Arguments Against Racial Segregation

812 Words 4 Pages
Despite the progress made in policy over time to implement desegregation, there are many institutions that remain separate among Blacks and Whites. The most daunting separation that occurs between the races is in the living space. Residential racial segregation is an anomaly, as all of the legal efforts to live together in harmony are thwarted by this major gap in integrated neighborhoods. Many factors are suspected to contribute to this continued trend. It is theorized that it is the choice of both races to stay separate, while it is observed that hidden discriminatory practices and public policy keep the two races apart. Both claims will provide a look at one of the forms of modern-day racial segregation in a supposed post-racial society. …show more content…
However, is it more one race’s choice than the other? Black people have always been advocates for the desegregation of American society, but it seems that this abstract principle does not fully match the kinds of neighborhoods that Blacks prefer to live in. For example, there has been expressed reluctance of Blacks to live in predominantly white neighborhoods. This is not due to the fear of Whites’ rejecting them, but the hostility and possible reactionary violence that could happen (Massey & Denton 88-90). Black people desire a 50-50 mixture when it comes to their neighborhood, true to desegregation, but White people have little tolerance for racial mixing beyond 20% of Black people (93). This is shown in the process of tipping. White residents who will tolerate a few Black people as neighbors, either willingly or unwillingly, begin to move out of the neighborhood when the number of Black people gets to be too high (Grodzins 34). This phenomenon supports the myth that Black people lower property values. So why does tipping occur? Stereotypes that Whites uphold about Blacks, deeming them unfit as neighbors play a huge role. Examples include Black people being lazy, prone to violence, unintelligent, moochers, more likely to be on welfare, and lacking a work ethic (95). The question of who has the predominant choice over where they can live and who they want in their neighborhood is shown every day in the covert practices that prevent minorities from moving into the suburbs, therefore keeping it homogenous-mostly White- and affluent (Seitles). It is difficult to ascertain what living situation Blacks would want, because it is impossible to say that forced segregation does not influence their decision making, therefore, there is no real choice available (Myrdal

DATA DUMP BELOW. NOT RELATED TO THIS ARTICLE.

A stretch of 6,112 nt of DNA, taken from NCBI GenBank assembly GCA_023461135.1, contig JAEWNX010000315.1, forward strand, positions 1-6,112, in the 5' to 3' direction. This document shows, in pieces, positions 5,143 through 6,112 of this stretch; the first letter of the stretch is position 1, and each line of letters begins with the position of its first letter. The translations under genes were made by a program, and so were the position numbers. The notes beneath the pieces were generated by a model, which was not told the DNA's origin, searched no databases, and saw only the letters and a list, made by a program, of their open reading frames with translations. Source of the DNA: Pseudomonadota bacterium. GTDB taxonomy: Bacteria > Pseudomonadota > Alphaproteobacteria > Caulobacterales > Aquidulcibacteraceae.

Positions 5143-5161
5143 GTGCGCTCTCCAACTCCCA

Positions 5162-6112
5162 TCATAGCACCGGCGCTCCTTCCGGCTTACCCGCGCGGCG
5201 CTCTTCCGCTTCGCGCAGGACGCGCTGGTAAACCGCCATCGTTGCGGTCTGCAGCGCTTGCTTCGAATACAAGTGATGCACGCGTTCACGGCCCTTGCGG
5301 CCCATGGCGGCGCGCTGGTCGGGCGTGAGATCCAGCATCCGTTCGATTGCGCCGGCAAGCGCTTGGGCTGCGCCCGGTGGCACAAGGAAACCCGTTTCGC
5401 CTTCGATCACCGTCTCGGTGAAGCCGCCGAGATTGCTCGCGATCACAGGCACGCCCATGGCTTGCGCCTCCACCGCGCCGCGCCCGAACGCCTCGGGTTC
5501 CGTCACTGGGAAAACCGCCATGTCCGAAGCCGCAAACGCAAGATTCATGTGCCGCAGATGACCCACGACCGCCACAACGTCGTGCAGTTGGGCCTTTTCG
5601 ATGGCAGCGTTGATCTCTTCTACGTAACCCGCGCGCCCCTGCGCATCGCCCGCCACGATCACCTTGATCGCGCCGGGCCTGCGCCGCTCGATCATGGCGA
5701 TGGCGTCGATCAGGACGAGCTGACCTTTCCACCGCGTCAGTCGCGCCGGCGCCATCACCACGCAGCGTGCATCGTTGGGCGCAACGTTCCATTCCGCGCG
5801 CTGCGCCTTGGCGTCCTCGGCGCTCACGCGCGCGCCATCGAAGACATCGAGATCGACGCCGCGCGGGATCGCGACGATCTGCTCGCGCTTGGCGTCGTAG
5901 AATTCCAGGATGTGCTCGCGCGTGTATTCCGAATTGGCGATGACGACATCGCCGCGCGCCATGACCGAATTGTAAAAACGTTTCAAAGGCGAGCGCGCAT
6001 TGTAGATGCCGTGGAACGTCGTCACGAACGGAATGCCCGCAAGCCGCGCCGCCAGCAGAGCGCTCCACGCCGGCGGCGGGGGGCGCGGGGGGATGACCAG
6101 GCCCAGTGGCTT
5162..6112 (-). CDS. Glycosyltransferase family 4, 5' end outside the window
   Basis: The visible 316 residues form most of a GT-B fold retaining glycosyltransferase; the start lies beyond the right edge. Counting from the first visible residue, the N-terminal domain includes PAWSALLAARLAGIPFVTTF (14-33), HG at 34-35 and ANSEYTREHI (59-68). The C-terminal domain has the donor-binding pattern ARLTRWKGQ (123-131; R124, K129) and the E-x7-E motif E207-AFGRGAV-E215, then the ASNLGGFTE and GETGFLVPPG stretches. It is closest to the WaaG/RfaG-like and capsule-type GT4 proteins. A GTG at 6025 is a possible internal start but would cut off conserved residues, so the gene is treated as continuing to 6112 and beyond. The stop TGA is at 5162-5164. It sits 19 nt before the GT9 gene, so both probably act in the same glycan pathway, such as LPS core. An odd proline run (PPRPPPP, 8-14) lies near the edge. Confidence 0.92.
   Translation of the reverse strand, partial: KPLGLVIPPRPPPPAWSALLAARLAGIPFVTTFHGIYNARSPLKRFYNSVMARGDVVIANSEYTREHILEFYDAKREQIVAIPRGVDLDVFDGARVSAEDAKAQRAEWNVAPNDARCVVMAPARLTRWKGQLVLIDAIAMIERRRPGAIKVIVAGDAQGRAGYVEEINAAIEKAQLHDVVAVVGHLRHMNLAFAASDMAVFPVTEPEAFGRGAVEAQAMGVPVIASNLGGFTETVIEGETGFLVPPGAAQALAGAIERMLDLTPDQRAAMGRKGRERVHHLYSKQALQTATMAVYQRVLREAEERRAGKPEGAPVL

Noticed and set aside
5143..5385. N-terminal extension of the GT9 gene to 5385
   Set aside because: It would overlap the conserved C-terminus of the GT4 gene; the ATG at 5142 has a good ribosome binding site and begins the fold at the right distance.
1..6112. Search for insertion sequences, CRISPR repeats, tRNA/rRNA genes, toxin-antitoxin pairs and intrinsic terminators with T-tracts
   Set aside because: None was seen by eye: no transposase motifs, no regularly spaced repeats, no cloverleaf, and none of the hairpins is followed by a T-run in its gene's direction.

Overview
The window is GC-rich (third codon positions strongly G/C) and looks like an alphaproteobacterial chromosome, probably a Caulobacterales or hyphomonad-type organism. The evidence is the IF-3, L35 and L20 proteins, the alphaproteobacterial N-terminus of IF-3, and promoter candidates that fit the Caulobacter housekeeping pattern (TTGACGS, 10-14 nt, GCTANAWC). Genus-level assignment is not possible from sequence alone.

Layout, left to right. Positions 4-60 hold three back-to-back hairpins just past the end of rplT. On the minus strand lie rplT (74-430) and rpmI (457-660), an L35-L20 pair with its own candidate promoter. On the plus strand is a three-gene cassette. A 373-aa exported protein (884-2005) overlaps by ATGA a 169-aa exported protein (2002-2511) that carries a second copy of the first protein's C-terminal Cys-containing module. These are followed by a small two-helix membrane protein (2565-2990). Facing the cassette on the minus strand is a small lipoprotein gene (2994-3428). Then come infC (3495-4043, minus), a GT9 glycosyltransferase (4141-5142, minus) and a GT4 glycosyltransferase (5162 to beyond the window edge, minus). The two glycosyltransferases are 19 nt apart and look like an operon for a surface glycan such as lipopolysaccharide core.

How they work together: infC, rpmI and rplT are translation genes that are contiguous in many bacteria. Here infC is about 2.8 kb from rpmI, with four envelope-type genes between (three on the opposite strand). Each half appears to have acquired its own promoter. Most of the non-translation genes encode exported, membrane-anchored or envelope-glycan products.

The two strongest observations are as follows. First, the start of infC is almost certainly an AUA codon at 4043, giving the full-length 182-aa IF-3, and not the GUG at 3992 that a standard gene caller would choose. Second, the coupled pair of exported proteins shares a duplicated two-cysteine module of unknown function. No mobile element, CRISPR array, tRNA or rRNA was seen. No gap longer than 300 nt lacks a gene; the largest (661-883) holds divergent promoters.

Related Documents